Did You Know?

People walking are five times as likely to be killed by a driver traveling 30 mph as one going 20 mph.

How cities are fast-tracking transit expansion

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If you look around the U.S. for cities where exciting things are happening in public transit, you’ll notice one thing nearly all of them have in common: they’re raising local revenue to gain access to available federal dollars.

In 2004, the eight-county Denver metro region passed a ballot initiative to raise the sales tax by 0.4 percent to fund transit expansion. Today, there are six new rail lines under construction in the Denver area. In 2008, Los Angeles County passed a similar initiative to raise the sales tax by 0.5 percent for transit and today there are five lines under construction, including a subway. 

We’re hopeful you’ll soon be able to add the Chicago region to the list. Our Transit Future campaign, in partnership with the Center for Neighborhood Technology, is built on the model of success from Denver and LA. The Illinois Constitution does not allow binding ballot referenda, so instead we’re focused on building support among the 17 members of the Cook County Board of Commissioners to raise revenue to fund transit expansion.  

Sign a letter to your county commissioner today to tell them you support Transit Future.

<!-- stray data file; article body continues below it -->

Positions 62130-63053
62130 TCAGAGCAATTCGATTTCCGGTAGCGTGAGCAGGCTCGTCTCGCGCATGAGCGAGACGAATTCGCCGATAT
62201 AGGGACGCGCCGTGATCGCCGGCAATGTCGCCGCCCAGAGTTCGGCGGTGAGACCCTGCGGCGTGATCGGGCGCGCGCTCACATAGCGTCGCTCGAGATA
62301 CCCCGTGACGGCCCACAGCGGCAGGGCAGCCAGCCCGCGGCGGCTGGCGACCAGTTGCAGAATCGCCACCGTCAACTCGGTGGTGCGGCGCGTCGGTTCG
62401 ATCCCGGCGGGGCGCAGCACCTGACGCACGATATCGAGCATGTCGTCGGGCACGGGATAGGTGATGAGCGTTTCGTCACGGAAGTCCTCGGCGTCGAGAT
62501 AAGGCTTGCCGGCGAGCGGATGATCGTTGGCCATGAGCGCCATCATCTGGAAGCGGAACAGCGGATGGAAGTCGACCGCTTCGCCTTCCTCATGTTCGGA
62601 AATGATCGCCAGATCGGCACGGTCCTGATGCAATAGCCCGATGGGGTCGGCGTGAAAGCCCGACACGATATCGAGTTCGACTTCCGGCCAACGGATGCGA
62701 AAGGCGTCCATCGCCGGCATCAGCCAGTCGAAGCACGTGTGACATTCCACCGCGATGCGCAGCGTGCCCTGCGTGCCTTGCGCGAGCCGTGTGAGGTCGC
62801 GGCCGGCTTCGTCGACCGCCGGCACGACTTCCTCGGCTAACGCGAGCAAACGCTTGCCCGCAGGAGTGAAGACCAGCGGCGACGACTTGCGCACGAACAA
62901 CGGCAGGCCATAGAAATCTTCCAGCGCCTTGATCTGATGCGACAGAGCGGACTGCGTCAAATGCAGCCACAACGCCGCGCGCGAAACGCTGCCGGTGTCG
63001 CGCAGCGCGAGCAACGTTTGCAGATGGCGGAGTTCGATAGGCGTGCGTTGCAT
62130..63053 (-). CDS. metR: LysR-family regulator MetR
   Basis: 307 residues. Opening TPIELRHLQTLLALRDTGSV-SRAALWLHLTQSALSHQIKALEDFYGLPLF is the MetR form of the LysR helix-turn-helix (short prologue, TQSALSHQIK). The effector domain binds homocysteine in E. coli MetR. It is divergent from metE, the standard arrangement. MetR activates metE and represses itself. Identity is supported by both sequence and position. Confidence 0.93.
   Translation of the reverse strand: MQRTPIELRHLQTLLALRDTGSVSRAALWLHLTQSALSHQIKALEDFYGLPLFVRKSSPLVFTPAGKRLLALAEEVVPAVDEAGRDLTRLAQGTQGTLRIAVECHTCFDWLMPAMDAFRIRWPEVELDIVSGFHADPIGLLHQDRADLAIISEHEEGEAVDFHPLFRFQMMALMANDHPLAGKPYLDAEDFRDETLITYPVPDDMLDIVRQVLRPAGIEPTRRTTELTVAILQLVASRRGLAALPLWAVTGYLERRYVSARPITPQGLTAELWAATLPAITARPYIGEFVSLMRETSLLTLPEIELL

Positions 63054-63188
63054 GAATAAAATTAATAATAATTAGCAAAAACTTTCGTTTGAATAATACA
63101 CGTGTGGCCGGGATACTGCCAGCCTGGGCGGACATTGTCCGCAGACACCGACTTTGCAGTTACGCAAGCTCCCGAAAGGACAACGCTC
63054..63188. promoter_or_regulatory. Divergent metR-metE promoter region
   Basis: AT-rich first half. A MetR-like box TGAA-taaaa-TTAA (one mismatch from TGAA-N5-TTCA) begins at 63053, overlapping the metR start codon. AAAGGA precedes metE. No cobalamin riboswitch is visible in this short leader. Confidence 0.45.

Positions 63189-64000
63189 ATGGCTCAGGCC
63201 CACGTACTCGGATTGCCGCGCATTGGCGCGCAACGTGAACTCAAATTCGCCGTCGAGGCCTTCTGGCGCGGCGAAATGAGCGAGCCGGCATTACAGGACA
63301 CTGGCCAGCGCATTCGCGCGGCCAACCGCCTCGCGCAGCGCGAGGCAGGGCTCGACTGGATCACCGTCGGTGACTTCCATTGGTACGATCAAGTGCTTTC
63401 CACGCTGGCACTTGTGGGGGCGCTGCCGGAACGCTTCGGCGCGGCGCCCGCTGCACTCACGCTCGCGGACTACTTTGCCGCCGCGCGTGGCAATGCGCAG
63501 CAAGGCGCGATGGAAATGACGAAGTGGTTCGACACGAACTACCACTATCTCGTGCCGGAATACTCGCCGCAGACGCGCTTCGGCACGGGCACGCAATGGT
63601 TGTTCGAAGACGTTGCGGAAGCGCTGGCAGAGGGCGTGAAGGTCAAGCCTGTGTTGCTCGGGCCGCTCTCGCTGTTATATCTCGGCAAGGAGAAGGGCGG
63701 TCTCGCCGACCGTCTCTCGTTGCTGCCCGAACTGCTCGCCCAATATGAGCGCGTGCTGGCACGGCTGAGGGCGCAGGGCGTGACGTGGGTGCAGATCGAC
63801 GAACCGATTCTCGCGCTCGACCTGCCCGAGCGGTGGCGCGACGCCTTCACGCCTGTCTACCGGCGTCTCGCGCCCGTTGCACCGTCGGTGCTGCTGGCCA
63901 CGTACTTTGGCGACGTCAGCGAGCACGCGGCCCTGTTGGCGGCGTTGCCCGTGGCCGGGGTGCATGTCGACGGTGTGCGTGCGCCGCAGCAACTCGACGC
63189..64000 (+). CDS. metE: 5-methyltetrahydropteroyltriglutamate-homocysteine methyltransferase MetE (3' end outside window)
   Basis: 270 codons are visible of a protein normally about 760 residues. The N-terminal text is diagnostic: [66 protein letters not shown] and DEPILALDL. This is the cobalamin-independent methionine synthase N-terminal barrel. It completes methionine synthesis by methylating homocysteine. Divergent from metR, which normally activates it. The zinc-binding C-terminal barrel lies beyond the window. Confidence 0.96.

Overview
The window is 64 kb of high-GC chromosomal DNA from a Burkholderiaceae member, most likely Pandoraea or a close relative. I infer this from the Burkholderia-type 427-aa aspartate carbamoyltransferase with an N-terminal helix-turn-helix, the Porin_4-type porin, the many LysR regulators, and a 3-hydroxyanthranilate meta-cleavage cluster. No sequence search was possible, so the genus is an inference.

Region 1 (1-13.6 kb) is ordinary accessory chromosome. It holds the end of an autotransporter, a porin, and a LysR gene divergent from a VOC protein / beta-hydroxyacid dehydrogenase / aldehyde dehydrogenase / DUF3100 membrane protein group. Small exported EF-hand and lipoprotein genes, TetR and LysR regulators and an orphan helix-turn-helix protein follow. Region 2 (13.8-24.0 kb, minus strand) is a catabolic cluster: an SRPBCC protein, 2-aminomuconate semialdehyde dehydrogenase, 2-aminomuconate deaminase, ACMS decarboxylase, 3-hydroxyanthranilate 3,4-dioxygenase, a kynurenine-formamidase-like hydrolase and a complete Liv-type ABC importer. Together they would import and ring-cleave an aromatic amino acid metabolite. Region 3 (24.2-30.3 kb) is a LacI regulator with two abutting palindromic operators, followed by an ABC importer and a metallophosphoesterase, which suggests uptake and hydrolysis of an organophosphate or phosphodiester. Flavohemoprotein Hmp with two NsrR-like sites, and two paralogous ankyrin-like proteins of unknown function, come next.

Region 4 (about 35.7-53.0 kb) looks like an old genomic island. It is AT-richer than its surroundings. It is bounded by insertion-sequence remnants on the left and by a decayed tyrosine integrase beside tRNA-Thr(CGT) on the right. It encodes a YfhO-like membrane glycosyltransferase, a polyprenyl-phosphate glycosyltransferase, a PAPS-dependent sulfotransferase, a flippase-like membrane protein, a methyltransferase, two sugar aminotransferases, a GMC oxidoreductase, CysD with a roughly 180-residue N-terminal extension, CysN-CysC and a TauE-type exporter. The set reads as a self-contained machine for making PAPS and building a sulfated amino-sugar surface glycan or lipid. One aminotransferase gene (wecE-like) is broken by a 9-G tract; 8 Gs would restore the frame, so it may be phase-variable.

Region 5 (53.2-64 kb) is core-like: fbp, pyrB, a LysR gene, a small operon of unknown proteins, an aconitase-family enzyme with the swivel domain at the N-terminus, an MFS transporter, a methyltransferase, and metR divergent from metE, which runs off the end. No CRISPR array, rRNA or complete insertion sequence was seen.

Raising local revenue is the only way we’re realistically going to see new rapid transit lines in the Chicago region anytime soon, and it’s proven to be an efficient investment in cities across the U.S. Denver leaders credit transit investment as one of the biggest reasons the city’s real estate market is booming and Millennials are clamoring to move to the region. Los Angeles had an even bigger hill to climb before the ballot initiative, but now Mayor Eric Garcetti calls transit investment a “powerful lever for making people think differently about LA.”

The best part is we wouldn’t have to do it on our own. Several federal grant programs exist that cities can use fund transit expansion, but they require some level of local investment. If a city can’t come up with the local match, it can’t even apply for the funding. Cash strapped local governments are struggling to raise local revenue nationwide so Chicago would be well-positioned to win sizable federal grants if Transit Future is successful. 

We won’t be successful unless community partners and riders like you join the movement for better transit in Chicagoland. Sign a letter to your county commissioner today and learn more about the projects that could be funded in your area at our campaign website. If you’d like to get more involved with the campaign, please take our volunteer survey.